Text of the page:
Confess I only know the W.O.L.D.(ee ee ee) song for this lauded writer, deceased many a long year. Not my proverbial, I fear, being too M.O.R. (ah ah ah). Cheap gag, move on.
I wanted, I really wanted to give this a chance, trying to forget the years of horror when T. Rex were a fixture on UK TV chartshow 'Top of the Pops', my mother unfailingly asking me who he, Bolan, was, with my stock answer being that I didn’t know. In case she though it indicative of my taste. Best thing, as ever, is the Taylor/Volman backing vocals, fresh from their stint with the Mothers of Invention, with me never understanding quite why. Shame the Turtles never sang a song about, o, I don’t know, Tungsten. (Is tungsten even an element?)
Unfamiliar with these guys, and, at my first wiki I was pleasantly surprised, preparing to give this formulaic pop-punk a second chance, mistaking the noughties Philadephia “punks”, the Loved Ones, with the Australian garage band of the same name, 40 years earlier. What is yawn now would be somewhatground-breaking in ’65. But it wasn’t to be. File under old lace.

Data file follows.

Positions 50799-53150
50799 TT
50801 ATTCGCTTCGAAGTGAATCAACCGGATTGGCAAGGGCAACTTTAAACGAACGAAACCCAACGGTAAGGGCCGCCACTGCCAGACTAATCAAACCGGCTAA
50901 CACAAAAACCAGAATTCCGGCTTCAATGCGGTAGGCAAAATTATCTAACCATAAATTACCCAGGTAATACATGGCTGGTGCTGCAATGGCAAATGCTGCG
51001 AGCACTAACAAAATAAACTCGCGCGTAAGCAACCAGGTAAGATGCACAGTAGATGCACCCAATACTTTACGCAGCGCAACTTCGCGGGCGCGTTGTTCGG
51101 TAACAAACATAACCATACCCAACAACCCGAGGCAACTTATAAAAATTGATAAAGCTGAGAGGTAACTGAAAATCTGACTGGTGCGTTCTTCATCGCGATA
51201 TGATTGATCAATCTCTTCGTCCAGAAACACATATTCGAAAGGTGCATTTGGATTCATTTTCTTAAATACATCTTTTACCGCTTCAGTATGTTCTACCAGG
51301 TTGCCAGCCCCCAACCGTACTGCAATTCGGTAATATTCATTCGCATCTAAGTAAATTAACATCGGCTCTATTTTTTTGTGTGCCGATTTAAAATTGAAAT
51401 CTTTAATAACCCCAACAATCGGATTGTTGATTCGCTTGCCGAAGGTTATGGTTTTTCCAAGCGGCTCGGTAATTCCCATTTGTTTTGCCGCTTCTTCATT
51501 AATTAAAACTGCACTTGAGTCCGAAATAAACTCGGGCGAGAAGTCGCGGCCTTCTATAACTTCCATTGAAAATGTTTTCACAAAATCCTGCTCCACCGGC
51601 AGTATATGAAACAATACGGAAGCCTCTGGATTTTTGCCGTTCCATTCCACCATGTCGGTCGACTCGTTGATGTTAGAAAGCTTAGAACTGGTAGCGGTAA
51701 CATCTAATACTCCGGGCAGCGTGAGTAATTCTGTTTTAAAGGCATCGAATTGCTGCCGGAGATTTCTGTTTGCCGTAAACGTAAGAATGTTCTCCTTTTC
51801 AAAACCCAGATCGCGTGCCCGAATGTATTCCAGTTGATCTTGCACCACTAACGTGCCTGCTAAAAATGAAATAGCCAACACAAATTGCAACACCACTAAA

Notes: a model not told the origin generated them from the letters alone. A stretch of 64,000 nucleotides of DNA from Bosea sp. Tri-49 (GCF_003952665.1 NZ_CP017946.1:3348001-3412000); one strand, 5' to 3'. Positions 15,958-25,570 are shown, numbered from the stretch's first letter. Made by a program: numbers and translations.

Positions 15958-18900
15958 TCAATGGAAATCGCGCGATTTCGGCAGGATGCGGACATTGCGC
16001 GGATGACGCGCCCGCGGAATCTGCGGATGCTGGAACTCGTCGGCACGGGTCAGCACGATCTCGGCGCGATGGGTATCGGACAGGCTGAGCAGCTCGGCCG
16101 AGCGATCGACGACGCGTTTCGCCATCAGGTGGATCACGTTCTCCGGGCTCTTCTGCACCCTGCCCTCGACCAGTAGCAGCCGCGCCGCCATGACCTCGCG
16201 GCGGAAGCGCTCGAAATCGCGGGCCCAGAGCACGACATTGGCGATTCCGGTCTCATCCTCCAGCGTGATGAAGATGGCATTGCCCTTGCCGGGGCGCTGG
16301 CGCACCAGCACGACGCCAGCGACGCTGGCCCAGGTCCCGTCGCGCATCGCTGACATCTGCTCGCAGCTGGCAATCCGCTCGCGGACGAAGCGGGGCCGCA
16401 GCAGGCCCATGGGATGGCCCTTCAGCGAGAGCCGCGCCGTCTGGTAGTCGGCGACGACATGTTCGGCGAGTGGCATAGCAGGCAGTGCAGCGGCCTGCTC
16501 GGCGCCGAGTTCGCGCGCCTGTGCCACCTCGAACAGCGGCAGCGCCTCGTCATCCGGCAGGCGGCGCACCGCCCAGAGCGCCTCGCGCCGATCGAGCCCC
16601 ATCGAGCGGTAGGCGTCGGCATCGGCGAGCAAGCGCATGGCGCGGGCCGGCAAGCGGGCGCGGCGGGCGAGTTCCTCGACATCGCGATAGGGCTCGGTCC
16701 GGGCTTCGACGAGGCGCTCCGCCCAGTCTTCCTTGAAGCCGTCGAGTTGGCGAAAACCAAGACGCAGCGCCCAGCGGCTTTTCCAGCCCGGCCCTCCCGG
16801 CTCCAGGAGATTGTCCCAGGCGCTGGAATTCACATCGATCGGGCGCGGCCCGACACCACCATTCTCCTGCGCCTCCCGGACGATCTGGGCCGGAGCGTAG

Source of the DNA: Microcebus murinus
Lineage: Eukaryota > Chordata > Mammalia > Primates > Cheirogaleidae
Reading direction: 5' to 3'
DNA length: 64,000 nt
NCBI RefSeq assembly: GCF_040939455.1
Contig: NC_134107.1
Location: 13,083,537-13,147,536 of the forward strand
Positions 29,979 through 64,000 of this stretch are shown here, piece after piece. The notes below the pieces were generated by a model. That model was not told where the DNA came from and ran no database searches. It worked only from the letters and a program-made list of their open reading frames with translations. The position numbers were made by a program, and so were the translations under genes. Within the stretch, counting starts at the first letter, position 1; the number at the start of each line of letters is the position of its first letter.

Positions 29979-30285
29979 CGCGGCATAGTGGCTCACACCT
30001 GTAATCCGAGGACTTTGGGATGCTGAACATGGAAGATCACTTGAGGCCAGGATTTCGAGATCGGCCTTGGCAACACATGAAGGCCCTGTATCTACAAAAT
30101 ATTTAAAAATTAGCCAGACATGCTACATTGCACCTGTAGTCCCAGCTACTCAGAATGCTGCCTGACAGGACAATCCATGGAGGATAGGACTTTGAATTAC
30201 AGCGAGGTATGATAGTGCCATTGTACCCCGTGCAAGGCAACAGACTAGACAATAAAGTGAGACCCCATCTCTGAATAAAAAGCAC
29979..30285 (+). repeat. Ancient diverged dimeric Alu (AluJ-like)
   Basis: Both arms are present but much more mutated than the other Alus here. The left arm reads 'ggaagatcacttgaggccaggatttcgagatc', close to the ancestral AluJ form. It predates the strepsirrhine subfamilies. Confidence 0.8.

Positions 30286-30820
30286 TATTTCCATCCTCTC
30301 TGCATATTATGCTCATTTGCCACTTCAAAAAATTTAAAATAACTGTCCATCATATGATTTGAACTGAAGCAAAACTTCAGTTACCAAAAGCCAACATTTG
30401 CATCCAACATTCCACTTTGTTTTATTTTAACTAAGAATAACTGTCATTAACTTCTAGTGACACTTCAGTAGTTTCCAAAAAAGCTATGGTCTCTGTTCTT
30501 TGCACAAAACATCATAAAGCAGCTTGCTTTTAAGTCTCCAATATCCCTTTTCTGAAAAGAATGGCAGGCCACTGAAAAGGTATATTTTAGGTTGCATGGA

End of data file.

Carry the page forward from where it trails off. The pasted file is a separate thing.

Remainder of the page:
Mindful of 3 spiteful comments in a row, I really need one to like, and this, I thought, was definitely the one. The sheer unlikeliness of a song called Molybdenum automatically excused any need to consider its value. But, frustratingly, not on the youtube……. But, they did do one called Nobelium, which is, even if straying from the order I had been seeking. In fact they have more, with songs Iodine, Uranium, two Oxygens, another Titanium, Selenium and Nitrogen, all on a 2000 LP called, with little surprise, elements. Who they? Noxious Emotion is the name. I applaud the idea more than its fruition, but it’s OK. Clearly a leader in what amazon call EBM. (No, me neither, so back to wiki….) Whatever. It's OK. Really.
Now I can imagine Leonard Cohen stumbling down a track on some obscure greek island, knees smeared with iodine, having fallen from a scooter after a liason with his latest olive hued muse. Which seems actually to fit the gist of the lyric. Maybe not his pinnacle. Produced, doncha know, by Phil Spector, giving some down time fun imagining the same song sung by the Ronettes. (Works for me!)
Tuesday, July 28, 2015
Brian Eno: King’s Lead Hat
If you only think of Brian Eno as the guy who does those ambient music pieces, let me introduce you to the rocking “King’s Lead Hat.” During the mid-1970s, Eno first entered the world of popular music as the synthesizer player for Roxy Music, quit the band, and then released four remarkable solo albums that mixed rock, electronic music, jazz and experimental sounds in a way that was, if not groundbreaking, was pretty damn cool. At the same time, he began to experiment with various techniques that led to the release of his ambient music, and released a series of such albums, including the legendary Music For Airports.